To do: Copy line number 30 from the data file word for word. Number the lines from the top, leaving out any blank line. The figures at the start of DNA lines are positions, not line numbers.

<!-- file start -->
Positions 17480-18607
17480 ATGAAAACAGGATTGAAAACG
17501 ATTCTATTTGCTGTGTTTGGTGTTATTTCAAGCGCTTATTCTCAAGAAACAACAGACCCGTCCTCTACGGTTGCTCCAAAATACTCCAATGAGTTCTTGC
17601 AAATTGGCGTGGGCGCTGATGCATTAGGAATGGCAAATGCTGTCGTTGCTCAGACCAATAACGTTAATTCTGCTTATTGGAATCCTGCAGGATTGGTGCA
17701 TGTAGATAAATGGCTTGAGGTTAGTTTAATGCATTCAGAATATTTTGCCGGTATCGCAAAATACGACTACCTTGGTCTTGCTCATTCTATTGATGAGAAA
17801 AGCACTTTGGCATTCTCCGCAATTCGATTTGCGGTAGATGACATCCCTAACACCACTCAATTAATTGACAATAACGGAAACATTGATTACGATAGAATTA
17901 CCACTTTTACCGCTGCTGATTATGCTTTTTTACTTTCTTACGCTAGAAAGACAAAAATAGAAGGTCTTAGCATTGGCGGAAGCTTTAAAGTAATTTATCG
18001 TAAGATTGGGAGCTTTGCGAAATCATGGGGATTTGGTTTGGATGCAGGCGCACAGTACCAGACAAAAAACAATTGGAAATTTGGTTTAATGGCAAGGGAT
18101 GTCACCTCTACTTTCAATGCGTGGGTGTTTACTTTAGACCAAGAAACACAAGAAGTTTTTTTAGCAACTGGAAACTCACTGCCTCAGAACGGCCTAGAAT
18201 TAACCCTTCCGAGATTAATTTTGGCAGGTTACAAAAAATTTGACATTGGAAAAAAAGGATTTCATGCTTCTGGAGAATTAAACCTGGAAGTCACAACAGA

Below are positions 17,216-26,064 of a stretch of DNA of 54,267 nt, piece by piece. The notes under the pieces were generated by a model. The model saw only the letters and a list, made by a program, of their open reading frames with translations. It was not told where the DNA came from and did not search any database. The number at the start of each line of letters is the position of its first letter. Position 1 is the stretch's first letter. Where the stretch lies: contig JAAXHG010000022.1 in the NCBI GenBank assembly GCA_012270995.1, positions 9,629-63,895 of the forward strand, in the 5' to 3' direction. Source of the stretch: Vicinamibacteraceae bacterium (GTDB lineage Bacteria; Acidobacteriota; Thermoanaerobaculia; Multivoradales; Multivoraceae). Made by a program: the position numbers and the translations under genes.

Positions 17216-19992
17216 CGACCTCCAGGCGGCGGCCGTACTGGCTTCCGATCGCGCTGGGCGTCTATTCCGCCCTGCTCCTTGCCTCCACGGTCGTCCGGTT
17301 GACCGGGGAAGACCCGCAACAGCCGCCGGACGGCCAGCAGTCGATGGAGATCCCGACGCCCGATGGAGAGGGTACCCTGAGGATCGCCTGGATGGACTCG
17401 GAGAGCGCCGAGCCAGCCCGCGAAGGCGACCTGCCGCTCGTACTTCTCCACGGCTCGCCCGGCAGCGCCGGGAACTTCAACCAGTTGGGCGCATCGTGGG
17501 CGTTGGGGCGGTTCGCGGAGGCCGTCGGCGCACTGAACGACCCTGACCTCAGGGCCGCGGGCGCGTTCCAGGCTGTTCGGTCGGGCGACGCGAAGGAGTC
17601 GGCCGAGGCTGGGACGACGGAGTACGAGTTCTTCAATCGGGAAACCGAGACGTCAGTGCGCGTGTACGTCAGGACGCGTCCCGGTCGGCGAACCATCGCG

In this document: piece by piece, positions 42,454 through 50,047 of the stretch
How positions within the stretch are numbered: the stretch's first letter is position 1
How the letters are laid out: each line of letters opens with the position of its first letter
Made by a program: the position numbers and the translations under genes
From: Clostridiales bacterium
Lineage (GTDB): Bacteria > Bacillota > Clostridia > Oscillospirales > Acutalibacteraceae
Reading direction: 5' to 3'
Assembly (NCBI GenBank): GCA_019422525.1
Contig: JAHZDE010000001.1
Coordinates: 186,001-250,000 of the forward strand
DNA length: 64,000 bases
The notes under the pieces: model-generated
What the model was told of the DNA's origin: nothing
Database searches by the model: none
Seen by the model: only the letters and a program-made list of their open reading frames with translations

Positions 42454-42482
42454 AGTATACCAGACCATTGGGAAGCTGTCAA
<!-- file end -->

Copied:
What the model was told of the DNA's origin: nothing